It had no business working.


Who in his right mind would think to take the Coen brothers' "Fargo" — the most acclaimed movie by two of the most idiosyncratic filmmakers in a generation — and turn it into a TV show? It had already been tried in the late '90s, with a pre-"Sopranos" Edie Falco as Marge in a straightforward adaptation of the film; it was terrible, and CBS never aired it. Even after last year's FX version — not an adaptation, but a second cousin once removed — received acclaim for the way writer Noah Hawley managed to evoke the Coens' voice without being a poor imitator, those who hadn't seen it were skeptical.

A new season of "Fargo" debuts Monday at 10 on FX, with an impressive collection of actors — including Patrick Wilson, Ted Danson, Kirsten Dunst, Jesse Plemons, Jean Smart, and Jeffrey Donovan — most of whom admitted to reporters back in the summer that they hadn't so much as tried watching season 1 until they got offered a role on the show.

"'Why do it?'" Danson recalled thinking. "'The movie was great.'"

The TV show, though, was a wonder, full of rich characters, gorgeous imagery (set in Minnesota and North Dakota, the series films in snowy Calgary), and the same mix of macabre tragedy and skewed comedy that typifies not just "Fargo," but many of the Coens' best films.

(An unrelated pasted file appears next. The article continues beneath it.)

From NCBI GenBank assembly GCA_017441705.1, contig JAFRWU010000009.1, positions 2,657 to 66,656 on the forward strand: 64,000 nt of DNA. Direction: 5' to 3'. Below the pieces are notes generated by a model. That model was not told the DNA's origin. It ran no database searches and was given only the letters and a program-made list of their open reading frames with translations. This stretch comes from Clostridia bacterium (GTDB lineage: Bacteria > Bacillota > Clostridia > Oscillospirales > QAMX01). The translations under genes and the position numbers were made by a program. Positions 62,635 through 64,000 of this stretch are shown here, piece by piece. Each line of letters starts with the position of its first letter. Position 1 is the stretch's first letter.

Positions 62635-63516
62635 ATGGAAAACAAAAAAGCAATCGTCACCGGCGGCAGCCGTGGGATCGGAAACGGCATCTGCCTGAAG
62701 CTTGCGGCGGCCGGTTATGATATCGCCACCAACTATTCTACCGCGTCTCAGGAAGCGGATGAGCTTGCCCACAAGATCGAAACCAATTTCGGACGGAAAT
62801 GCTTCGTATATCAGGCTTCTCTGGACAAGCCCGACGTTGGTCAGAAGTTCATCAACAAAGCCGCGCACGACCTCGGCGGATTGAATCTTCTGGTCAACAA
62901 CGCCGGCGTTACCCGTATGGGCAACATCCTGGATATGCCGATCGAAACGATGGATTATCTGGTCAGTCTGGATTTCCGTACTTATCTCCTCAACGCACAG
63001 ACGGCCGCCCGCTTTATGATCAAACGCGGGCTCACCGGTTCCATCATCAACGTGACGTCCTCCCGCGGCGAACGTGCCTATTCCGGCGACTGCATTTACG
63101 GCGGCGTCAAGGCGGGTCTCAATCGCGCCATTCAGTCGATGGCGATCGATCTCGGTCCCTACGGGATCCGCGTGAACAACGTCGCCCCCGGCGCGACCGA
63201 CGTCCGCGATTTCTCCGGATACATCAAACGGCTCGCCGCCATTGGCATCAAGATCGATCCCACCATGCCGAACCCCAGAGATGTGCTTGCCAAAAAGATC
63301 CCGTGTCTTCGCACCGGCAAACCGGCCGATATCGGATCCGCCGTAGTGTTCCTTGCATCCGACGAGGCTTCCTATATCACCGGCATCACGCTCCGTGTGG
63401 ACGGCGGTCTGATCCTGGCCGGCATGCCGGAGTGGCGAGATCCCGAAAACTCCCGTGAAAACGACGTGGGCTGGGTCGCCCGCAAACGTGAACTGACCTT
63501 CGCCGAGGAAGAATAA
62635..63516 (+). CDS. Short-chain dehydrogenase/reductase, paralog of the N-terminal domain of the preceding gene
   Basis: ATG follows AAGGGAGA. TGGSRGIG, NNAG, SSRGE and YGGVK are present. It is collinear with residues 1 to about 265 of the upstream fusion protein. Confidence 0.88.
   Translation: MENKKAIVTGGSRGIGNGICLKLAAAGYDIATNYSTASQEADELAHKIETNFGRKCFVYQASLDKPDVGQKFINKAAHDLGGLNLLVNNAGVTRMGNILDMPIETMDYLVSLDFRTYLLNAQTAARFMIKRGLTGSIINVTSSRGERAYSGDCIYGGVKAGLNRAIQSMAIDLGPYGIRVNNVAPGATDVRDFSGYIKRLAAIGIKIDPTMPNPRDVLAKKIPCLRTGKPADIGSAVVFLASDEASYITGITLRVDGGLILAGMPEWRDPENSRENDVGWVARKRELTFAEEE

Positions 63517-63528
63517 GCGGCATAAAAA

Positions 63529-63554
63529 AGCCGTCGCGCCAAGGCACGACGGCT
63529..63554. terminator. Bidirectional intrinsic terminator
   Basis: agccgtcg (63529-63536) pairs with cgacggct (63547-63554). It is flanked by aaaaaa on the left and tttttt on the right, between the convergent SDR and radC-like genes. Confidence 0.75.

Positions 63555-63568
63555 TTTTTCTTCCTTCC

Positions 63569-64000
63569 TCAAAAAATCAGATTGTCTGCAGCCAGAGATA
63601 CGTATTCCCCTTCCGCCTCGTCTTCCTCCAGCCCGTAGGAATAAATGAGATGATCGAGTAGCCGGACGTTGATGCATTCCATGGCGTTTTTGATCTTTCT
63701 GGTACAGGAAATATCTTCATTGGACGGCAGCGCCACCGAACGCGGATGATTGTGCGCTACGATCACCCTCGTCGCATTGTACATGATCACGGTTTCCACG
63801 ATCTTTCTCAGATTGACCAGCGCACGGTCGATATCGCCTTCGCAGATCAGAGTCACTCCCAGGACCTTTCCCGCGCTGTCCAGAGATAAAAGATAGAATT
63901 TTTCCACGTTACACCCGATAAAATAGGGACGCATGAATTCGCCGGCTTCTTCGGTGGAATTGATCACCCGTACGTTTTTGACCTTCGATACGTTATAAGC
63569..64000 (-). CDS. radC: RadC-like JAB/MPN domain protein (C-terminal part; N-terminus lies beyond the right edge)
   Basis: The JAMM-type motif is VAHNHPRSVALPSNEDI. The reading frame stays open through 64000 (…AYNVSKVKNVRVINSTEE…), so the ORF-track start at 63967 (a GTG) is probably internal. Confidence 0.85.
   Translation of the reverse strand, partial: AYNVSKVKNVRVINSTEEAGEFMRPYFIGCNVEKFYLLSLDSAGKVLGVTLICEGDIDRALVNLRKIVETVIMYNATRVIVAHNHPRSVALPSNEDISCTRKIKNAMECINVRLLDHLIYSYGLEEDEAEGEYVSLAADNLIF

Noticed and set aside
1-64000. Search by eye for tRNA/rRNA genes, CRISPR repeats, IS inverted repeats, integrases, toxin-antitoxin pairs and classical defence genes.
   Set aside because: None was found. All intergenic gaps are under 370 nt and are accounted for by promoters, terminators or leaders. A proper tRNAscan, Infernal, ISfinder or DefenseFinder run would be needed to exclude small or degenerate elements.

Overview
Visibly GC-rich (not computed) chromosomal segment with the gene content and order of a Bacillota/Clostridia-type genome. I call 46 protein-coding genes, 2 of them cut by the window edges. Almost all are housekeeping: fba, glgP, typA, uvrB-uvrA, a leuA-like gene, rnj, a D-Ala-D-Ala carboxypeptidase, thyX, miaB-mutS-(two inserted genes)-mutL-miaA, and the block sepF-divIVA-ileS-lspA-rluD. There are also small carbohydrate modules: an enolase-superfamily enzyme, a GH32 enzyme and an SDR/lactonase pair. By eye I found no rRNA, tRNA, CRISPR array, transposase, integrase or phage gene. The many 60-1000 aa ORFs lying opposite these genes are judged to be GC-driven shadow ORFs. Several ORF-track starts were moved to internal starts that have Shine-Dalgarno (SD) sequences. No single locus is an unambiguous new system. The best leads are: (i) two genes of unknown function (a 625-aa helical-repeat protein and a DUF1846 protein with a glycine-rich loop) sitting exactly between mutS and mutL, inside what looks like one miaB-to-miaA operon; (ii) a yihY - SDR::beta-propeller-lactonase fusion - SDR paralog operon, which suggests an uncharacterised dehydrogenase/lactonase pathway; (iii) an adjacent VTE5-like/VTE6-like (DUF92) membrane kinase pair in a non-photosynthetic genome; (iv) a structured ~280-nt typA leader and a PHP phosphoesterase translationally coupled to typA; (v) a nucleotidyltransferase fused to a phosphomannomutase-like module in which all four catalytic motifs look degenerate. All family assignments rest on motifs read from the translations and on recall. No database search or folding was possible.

The second season may be even better than the first.

Set in 1979, the new season (I've seen the first four episodes) shifts the focus from clever cop Molly Solverson to her father Lou, played in the first season by Keith Carradine, and as a younger man here by Patrick Wilson. Lou's a state trooper, raising young Molly and preparing for the worst about cancer-stricken wife Betsy (Cristin Milioti), whose father Hank (Danson) is the sheriff in their hometown of Luverne, MN. The older Lou alluded to something terrible he was part of in the '70s, and now we get to see it: a war between Fargo's leading crime family, the Gerhardts, and a syndicate from Kansas City looking to perform a hostile takeover.

The first season had such a deep bench of colorful characters that it's easy to forget some of them (say, Kate Walsh's bitter, horny mob wife) a year and a half later. If anything, season 2 is even more packed, including the Solverson clan, the Gerhardts — led by Michael Hogan and Jean Smart's Otto and Floyd, with sons Dodd (Donovan), Rye (Kieran Culkin), and Bear (Angus Sampson) providing both muscle and hardscrabble palace intrigue — Kansas City enforcer Mike Milligan (Bokeem Woodbine), who travels everywhere with a pair of silent but deadly twin brothers named Kitchen, and Luverne townsfolk like local conspiracy theorist Karl (Nick Offerman), butcher's apprentice Ed (Plemons), and Ed's perky-on-the-outside, seething-on-the-inside wife Peggy (Dunst).

It's a bigger field and a larger gallery of players, but that and an occasional fondness for overhead shots of the local roadways are about all that "Fargo" season 2 and "True Detective" season 2 have in common. Here's an anthology miniseries follow-up that recaptures all that worked well in the original, even as it's forging its own identity.